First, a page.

Jun 2, 2021

AirTel Tanzania sells off 1,400 towers to SBA and Paradigm

2 min
AirTel Africa continues to offload its telecom infrastructure in an effort to reduce group debts - selling 1,400 towers throughout Tanzania for $175mn. 

AirTel Africa has announced the sale of 1,400 cell towers to a joint venture between a subsidiary of the  SBA Communications Corporation and UK-based Paradigm Infrastructure Solutions.

The towers represent the entire portfolio belonging to AirTel subsidiary AirTel Tanzania, and is slightly surprising, given the Tanzanian telecom’s upcoming IPO.  

The company announced that the sale is part of an ongoing “strategic divestment of the Group’s tower portfolio as it focuses on an asset-light business model and on its core subscriber-facing operations.” 

AirTel Africa first announced the new strategic direction towards a more “asset-light” portfolio back in November of 2020, with the company saying it wanted to sell off 4,500 towers throughout five of the 14 countries in which it operates. 

In March, AirTel sold off the first major batch of its tower assets, offloading 2,227 towers belonging to its business units in Malawi, Madagascar, Chad and Gabon to Helios Towers - a sale which made Helios the largest independent telecom infrastructure company in Malawi, Chad and Gabon overnight. 

This week’s sale in Tanzania represents the largest single-country tower divestment AirTel Africa has made to date, and brings the total number of towers sold to around 3,600 - implying that at least one more major market that AirTel serves may be gutted in the coming year. 

AirTel Africa reportedly received around $175mn for its towers in Tanzania, revealing that it will receive around $157.5mn of the total sum upon the closing data of the transaction (expected to take place at some point in the second half of 2021) and the rest to be paid in installments. 

The Group also revealed that around $60mn of the funds raised by the sale would be used to “ invest in network and sales infrastructure in Tanzania and for distribution to the Government” - an agreement made as part of the company’s pre-IPO agreements. The rest of the money will be used to draw down the group’s debt. 


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Jun 11, 2021

UK NFIB issues warning over mobile phone scams

2 min
The UK National Fraud Intelligence Bureau (NFIB) warns mobile phone users of an ongoing scam in which individuals impersonate mobile network companies.

The UK’s National Fraud Intelligence Bureau has issued a warning to mobile phone users after being made aware of an ongoing mobile scam involving customers being “cold-called” by individuals impersonating employees of mobile network operators and suppliers. 

What is the mobile network scam and what happens?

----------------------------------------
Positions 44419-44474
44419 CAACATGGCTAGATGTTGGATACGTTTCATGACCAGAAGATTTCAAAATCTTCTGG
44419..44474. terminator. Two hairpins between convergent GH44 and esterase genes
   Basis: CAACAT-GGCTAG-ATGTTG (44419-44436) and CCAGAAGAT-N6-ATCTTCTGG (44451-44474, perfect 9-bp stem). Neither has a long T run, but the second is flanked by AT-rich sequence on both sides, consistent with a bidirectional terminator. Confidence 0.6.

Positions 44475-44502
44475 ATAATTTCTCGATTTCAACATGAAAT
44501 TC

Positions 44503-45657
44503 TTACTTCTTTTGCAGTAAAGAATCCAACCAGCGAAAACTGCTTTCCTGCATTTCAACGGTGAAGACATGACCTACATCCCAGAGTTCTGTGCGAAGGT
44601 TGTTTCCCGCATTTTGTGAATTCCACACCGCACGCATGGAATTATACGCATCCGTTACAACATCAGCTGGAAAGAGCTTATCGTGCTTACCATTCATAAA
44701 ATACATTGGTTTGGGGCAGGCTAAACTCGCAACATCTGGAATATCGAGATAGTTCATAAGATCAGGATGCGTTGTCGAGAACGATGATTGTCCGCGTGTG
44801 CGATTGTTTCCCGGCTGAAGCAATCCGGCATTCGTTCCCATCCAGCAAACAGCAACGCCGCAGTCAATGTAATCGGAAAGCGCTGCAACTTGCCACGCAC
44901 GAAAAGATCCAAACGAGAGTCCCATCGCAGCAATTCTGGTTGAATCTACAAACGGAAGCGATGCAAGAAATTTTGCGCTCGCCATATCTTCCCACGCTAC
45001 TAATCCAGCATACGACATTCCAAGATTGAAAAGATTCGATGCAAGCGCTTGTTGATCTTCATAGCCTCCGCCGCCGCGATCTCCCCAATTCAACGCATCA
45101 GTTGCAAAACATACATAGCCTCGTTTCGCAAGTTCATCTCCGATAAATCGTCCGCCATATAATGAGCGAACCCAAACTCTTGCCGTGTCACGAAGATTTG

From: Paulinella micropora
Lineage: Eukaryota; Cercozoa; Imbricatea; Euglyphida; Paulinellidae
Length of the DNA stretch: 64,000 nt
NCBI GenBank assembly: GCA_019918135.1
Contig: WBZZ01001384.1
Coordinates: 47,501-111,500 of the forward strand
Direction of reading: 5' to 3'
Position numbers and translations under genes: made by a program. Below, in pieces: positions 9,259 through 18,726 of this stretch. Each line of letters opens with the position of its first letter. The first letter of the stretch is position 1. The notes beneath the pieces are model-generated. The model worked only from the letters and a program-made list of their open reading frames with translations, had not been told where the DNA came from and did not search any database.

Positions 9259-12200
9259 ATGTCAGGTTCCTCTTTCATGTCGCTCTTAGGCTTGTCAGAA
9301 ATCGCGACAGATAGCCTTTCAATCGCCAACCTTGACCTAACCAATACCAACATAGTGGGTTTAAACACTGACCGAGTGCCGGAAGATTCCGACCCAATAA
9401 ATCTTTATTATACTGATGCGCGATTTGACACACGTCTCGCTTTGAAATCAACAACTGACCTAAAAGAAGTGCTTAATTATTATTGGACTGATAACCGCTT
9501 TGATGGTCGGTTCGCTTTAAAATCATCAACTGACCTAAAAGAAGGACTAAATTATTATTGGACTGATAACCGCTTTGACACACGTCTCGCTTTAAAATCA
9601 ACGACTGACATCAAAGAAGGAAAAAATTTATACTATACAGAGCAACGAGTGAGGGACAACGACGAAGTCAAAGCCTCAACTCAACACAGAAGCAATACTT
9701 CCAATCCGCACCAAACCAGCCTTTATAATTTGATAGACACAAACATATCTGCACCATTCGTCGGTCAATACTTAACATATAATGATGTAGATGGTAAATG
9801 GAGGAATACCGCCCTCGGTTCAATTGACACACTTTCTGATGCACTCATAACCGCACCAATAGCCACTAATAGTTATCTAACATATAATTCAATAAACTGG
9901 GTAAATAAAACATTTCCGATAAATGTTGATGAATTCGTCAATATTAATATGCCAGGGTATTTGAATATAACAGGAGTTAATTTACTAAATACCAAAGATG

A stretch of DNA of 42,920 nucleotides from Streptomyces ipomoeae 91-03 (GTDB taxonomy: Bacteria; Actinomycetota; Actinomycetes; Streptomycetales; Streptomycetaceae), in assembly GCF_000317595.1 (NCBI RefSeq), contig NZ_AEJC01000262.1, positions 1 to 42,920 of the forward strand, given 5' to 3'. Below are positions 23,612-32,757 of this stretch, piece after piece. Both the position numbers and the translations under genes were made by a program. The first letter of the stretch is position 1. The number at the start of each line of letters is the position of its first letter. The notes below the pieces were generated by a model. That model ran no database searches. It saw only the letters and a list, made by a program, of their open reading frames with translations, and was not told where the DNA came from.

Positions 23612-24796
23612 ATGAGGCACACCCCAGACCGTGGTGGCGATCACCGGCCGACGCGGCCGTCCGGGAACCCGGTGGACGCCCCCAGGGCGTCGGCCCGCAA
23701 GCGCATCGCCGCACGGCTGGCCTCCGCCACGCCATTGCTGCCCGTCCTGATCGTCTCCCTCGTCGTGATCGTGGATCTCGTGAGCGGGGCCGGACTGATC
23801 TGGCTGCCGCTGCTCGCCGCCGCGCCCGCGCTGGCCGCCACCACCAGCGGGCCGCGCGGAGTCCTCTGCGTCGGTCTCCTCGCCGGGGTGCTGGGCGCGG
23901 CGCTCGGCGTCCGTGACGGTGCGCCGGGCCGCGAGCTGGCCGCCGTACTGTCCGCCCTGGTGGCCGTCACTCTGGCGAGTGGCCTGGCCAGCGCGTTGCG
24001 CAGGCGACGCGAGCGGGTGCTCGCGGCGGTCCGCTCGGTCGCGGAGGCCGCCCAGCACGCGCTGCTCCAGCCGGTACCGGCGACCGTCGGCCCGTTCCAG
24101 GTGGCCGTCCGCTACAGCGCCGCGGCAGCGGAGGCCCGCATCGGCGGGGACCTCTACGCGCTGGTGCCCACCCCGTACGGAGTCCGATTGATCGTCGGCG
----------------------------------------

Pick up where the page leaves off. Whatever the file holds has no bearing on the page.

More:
According to the organisation, the scams include offers of early handset upgrades, or new contracts with significant discounts. The NFIB says that, once scammers have convinced the customers that the deals are genuine, they then ask for online mobile account credentials, home addresses, bank account details, logins, and passwords. 

Using these details, the suspects then place orders with genuine companies on the victims’ behalf, before selecting a different handset to the one requested, and sending it to that victim’s home address. 

Once the victims have received the handsets, the suspect then explains that it was made in error, instructing them to send the handset to a different address not associated with the company they claim to be calling from. The NFIB says that these addresses are normally residential. 

The final stage involves the scammers intercepting the supposedly returned devices before ceasing all contact with the victim, leaving them with no phone and no mobile network contract. 

Since January 2020, the National Fraud Intelligence Bureau has received over 300 reports of this particular scam, reporting losses exceeding £86,000. So what can you do to protect yourself? 

How to protect yourself from a mobile network scam

  • If the caller asks about mobile upgrades and network contracts, hang up without giving out any personal information if you are unsure as to whether the call is genuine or if you think that the person calling is not from the company they claim to be from. 
  • Only contact your mobile network provider using a number that you know is correct. But what if you don’t know? There are usually contact details such as this and including a phone number on the operator’s official website. 
  • If you receive a device or handset that you didn’t order, contact the genuine sender immediately, the details of which will be displayed on the parcel or package the device was shipped in. 
  • NEVER post a device to an unknown address. Genuine employees of mobile networks would not ask you to do this and would always send a jiffy bag or empty package for you to return the device without any additional charges. 

Any incidents can be reported to Action Fraud at  http://www.actionfraud.police.uk or by calling 0300 123 2040. 


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